Why we love it?
Unlike most ramen restaurants in Hong Kong which offer pork bone broth, Shugetsu’s broth is made entirely with chicken bones and is a refreshing take on ramen broth. I would be happily just have the broth on its own! Chef emphasized that he wants to bring new tastes and flavors to the market. He wants to present something traditional in Japan, but unique for his Hong Kong customers.
Address: 5 Gough Street Central.
Facebook page: www.facebook.com/shugetsu


Next I am going to take you up to Wellington Street of Central, and I am sure most of you have seen the queue outside this cozy joint. Butao is famous for their intense, aromatic broths and their interpretations of Hakata ramen. Hataka ramen comes from Kyushu and famed for the rich broth. I dodged the rain and sat by their bar side, enjoyed a lovely chat with their talented ramen specialist Ka Wai and marketing manager Franky.

What’s in it?
Ka Wai prepared their on-demand Black King ramen with minced pork, sliced pork, spring onion, black fungi mushrooms and a Japanese boiled egg.

Minced pork with black garlic oilMinced pork with black garlic oil in the middle of Black King.

What’s the highlight?
Their Black King is not for the faint of heart. It’s rich, intense and the depth of flavors was electrifying! I have been eating at Butao since they opened on Wo On Lane, and have always stuck with their original, signature pork broth ramen. But the Black King is a vampire-proof twist to ramen broth, since it has added black squid ink and their secret black garlic oil. As soon as I tasted the soup, my face lit up and I couldn’t praise highly enough how powerful the flavors were. While the Black King keeps the flavors of their original pork broth, there is a wave from the sea from the squid ink. Ka Wai shared that while their pork broth is fresh made every day and requires a 12-hour cooking process. I kept digging into soup, spoonful after spoonful. Then I reminded myself I should be moving on to the ramen. Their ramen was thin and it was cooked perfectly. It was not doughy like some, and absorbed the soup nicely without becoming soggy. The minced pork on top might be salty to some, but if you stir it In, you will find the balance. Their pork was tender and not dry at all. What makes theirs different is that they sous-vide their char shu, at a low temperature, to maintain the flavors and tenderness. The highlight came in when Ka Wai cut the soft boiled egg open for me. I was surprised it came as a whole instead of 2 half already split. He asked if I was ready, then he cut through the egg, releasing the soft vibrant yolk! The egg itself was sweet, tender and scarcely marinated so it blended with the other ingredients as a whole dish. Ka Wai told me that some people even visit the noodle shop just for the egg.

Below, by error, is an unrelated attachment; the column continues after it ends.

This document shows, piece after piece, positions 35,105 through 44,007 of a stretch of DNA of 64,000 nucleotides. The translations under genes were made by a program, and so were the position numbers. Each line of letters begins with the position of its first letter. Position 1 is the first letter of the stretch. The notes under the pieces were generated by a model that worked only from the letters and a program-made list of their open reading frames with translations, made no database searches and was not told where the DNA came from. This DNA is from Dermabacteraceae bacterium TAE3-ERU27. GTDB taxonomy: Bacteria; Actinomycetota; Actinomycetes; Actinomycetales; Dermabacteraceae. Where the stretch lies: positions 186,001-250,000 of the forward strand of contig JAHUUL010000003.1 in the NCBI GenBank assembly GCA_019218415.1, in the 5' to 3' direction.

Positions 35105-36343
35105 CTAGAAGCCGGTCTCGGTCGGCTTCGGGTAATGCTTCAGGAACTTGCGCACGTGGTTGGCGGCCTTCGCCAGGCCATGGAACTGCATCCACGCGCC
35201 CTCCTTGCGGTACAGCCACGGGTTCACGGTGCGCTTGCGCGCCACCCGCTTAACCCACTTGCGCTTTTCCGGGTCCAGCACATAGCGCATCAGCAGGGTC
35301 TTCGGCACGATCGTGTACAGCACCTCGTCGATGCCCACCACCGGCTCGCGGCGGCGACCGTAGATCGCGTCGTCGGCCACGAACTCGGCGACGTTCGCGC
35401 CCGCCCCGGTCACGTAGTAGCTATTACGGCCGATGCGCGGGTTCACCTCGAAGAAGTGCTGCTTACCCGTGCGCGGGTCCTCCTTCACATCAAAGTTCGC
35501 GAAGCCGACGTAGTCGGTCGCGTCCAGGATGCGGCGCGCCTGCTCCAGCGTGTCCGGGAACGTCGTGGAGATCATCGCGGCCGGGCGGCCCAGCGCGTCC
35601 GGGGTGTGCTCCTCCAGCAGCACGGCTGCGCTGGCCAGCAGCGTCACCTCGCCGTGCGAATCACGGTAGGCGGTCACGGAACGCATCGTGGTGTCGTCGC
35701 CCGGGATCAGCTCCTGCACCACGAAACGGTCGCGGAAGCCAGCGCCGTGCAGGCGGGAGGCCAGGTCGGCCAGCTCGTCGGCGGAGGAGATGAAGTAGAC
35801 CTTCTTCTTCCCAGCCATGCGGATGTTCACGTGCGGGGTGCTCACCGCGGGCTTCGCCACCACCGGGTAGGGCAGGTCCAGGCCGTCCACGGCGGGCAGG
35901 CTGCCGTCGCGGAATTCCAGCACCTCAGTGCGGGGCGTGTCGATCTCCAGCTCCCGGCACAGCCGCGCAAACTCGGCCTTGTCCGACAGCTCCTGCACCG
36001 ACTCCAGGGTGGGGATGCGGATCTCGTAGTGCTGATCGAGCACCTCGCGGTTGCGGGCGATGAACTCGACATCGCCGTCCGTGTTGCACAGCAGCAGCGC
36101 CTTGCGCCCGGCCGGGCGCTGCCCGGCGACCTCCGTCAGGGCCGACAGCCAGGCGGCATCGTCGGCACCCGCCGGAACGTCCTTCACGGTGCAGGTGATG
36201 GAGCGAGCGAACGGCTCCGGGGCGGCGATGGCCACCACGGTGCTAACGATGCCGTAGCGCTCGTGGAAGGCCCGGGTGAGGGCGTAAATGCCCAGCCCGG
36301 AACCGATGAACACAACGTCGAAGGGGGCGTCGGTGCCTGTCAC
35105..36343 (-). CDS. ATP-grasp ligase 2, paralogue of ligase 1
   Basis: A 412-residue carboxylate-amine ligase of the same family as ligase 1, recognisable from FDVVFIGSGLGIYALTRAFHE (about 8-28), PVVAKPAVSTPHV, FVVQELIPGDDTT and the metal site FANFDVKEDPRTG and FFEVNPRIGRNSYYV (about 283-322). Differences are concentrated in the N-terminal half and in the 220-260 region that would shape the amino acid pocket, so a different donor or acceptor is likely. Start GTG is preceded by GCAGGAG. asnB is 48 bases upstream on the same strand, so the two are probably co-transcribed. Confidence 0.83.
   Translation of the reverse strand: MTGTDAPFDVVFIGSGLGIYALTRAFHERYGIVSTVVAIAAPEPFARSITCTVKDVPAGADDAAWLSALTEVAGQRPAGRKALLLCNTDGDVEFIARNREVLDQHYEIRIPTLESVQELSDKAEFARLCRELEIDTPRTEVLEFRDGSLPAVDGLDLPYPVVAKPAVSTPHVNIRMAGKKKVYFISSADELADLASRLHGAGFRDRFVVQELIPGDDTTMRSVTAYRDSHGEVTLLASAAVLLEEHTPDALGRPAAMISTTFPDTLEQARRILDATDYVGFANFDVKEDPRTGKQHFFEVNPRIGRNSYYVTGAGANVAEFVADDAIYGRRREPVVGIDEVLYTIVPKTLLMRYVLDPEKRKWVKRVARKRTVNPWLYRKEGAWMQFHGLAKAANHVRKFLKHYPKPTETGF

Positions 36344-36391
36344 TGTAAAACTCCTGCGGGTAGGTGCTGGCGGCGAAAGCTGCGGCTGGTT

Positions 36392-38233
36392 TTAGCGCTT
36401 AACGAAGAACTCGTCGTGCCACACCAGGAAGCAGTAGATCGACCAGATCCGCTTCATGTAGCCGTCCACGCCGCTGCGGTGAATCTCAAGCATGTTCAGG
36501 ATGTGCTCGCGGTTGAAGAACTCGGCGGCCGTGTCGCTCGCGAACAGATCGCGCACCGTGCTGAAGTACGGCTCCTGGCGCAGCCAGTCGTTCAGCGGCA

What’s the secret?
Why is the broth black you asked? It’s because of the black squid ink Butao adds in the broth along with their secret in house black garlic oil. This Black King has an intensive garlic flavor which does not overwhelm the whole dish. The crispy fried garlic bits on top added a crunchy texture to the dish. Their eggs are perfectly runny. All the eggs are cooked for 5 minutes and then immediately put into an ice bucket to cool down and maintained at 4 degrees Celsius to create the custardy texture of the yolk.

Butao' Black KingCustardy yolk running through as chef cuts the egg

What sets them apart?
Since their first shop opened in 2010, Butao has been beloved by Hong Kong ramen fanatics and has become a ramen restaurant to be reckoned with amongst food lovers. There is a reason behind this: the continual love of ramen their owner and staff have. Their in-house Japanese executive chef Hoshi san, oversees quality daily to make sure everything that goes out the pass meets their standards. While chatting with Ka Wai, the ramen specialist, I can sense his dedication to Japanese culture and its food. The spark of flame came when realized how much he loves ramen and wanted to learn from the best. So he flew to Tokyo and landed a job at a famous ramen pioneer, where he started at the bottom and learnt everything from scratch. After mastering the ramen making skills and techniques, he came back to Hong Kong and became the soul of Butao’s kitchen.

Butao To GoBtuButao To Go for your midnight snack- pork is included!

Why we love it?
The team at Butao definitely knows how to look after their customers: Butao to go. If you don’t want to wait in line, queue up, and want to slurp as your heart desires, you can do so by getting their Butao to eat in the comfort of your home. The box comes with the packaged broth, ramen and ingredients and all you have to do is heat it up. In less than a minute, you will have a bowl of their original butao ramen, ideal for when your stomach calls for a ramen fix at 3am in the morning.